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What is polymorphic and metamorphic malware?

As we have seen in previous articles, malware has become very expensive. With ransomware, keyloggers, banking trojans, and cryptojackers earning a lot of revenue for their developers, it's important that they code their bugs to be as resilient as possible. With free antivirus rivaling (and even beating!) paid software, it raises the bar for security.

Hackers have a trick up their sleeve to bypass security suites. Antiviruses rely on "signatures" to detect whether a program is malicious or not. When a new virus is detected, its signature is recorded and sent to everyone else's antivirus software to help them detect it. In a way, the signature is the fingerprint of the virus on a criminal record; once it has been "caught", everyone is notified to evict this malware as soon as it appears.

What is polymorphic and metamorphic malware?

The Storm Worm is an example of polymorphic malware in the wild. He arrived on the scene in 2007 and got his name because his original attack method sent an email with the subject "230 dead as storm hits Europe". Once the victim was infected, their computer would then generate a new strain of the malware every thirty minutes and send it out. The subject line would change over time (as seen above), but the core worm code remained the same.

Metamorphic malware

Metamorphic malware is much meaner. While polymorphic has a telltale core that can be detected, metamorphic malware tries to rearrange its entire code with each iteration. It brings together the same logic and functionality as before, but adds things like mock code and revamped functions to make it different from its previous generations. This makes it much harder to nail and detect.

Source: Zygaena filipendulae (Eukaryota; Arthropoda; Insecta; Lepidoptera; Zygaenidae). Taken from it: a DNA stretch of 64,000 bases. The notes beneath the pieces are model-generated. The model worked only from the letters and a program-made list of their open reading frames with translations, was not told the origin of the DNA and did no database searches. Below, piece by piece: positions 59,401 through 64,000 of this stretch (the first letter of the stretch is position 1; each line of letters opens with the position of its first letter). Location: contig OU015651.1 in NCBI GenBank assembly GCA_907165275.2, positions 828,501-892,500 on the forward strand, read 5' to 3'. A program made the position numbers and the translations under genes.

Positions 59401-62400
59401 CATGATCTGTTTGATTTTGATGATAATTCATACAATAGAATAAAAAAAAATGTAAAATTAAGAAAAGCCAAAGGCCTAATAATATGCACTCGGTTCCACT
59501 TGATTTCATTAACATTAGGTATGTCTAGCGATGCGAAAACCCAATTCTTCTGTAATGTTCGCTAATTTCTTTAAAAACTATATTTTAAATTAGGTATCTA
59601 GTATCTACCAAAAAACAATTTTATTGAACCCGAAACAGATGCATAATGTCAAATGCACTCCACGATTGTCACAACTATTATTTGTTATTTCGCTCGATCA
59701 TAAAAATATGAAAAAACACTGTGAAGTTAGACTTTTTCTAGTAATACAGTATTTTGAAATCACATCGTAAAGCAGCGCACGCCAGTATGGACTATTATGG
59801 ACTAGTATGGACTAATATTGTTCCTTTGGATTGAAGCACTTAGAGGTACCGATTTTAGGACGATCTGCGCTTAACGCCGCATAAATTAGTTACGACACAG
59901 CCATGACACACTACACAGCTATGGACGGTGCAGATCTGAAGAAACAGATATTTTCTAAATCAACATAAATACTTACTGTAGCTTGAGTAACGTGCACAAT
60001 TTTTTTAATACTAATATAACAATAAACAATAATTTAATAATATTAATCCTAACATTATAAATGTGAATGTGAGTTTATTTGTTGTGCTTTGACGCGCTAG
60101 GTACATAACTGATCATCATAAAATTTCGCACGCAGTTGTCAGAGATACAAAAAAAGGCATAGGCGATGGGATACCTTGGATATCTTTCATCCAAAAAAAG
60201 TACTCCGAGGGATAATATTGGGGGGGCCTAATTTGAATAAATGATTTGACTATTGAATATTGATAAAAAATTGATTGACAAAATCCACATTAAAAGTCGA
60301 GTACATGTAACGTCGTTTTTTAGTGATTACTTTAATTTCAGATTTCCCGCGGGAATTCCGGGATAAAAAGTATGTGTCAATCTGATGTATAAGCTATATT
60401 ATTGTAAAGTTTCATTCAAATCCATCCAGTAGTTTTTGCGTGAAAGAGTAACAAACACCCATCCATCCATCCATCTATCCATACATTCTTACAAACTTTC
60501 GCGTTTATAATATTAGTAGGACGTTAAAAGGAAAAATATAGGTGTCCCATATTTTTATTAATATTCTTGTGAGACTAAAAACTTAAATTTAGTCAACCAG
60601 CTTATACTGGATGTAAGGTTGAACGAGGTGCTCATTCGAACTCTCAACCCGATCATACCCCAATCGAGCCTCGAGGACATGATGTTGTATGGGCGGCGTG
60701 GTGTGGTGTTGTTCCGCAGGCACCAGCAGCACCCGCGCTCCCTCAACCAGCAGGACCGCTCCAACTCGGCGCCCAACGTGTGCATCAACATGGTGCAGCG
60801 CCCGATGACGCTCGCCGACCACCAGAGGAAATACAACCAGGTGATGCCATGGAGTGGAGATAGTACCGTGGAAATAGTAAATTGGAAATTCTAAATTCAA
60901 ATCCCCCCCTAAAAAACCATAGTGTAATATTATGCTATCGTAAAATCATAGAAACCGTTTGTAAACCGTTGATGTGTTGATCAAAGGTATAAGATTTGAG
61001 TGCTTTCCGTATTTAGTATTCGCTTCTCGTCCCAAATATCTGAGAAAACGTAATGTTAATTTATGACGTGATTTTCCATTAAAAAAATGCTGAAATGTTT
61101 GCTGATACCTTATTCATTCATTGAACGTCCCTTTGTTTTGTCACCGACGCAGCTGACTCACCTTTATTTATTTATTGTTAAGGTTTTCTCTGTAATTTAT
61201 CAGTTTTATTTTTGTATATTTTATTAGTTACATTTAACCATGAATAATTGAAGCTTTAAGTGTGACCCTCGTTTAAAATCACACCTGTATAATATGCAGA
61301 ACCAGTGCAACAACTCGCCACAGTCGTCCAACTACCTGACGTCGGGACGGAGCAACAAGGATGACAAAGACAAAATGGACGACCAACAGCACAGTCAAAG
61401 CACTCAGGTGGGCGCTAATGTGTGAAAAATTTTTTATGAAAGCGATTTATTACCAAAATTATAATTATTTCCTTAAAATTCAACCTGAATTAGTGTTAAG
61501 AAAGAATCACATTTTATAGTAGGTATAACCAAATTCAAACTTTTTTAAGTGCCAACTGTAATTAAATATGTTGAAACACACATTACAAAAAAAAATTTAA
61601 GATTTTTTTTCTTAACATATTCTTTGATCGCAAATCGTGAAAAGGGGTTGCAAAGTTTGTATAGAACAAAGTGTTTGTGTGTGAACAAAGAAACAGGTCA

How AI affects this

As we head into a world of increasingly better AI, a fight between malware developers and security programmers is underway. Both sides are using AI to improve their side of their fight to gain an edge over their competition.

What is polymorphic and metamorphic malware?

With AI leading polymorphic and metamorphic malware, code restructuring is quick and efficient. This means harder-to-detect malware that spreads further and evades more antivirus.

Of course, with security companies also having access to high-end AI, the fight goes both ways. Antivirus developers can program on-the-fly detection that does not depend on signature detection. Using AI that makes logical decisions about how malware acts, it doesn't have to rely on fingerprints – it just needs to spot the agent in action and quarantine it.

What can users do?

It can be a little scary to hear about malware dodging security, but that doesn't change the fact that the best antivirus is your own common sense! Don't download shady files, open suspicious emails, or click on weird links your friends on social media send you. Metamorphic malware can't attack you if you never give them the chance!

Powerful Morphers

With antivirus prevalent on the internet, malware developers need to up their game to circumvent security. Now you know about morphing malware and the threats it poses.

Do you think the morphing code will get worse? Or will security companies win the AI ​​war? Let us know below.

Image source:Cybercrime Wikifoto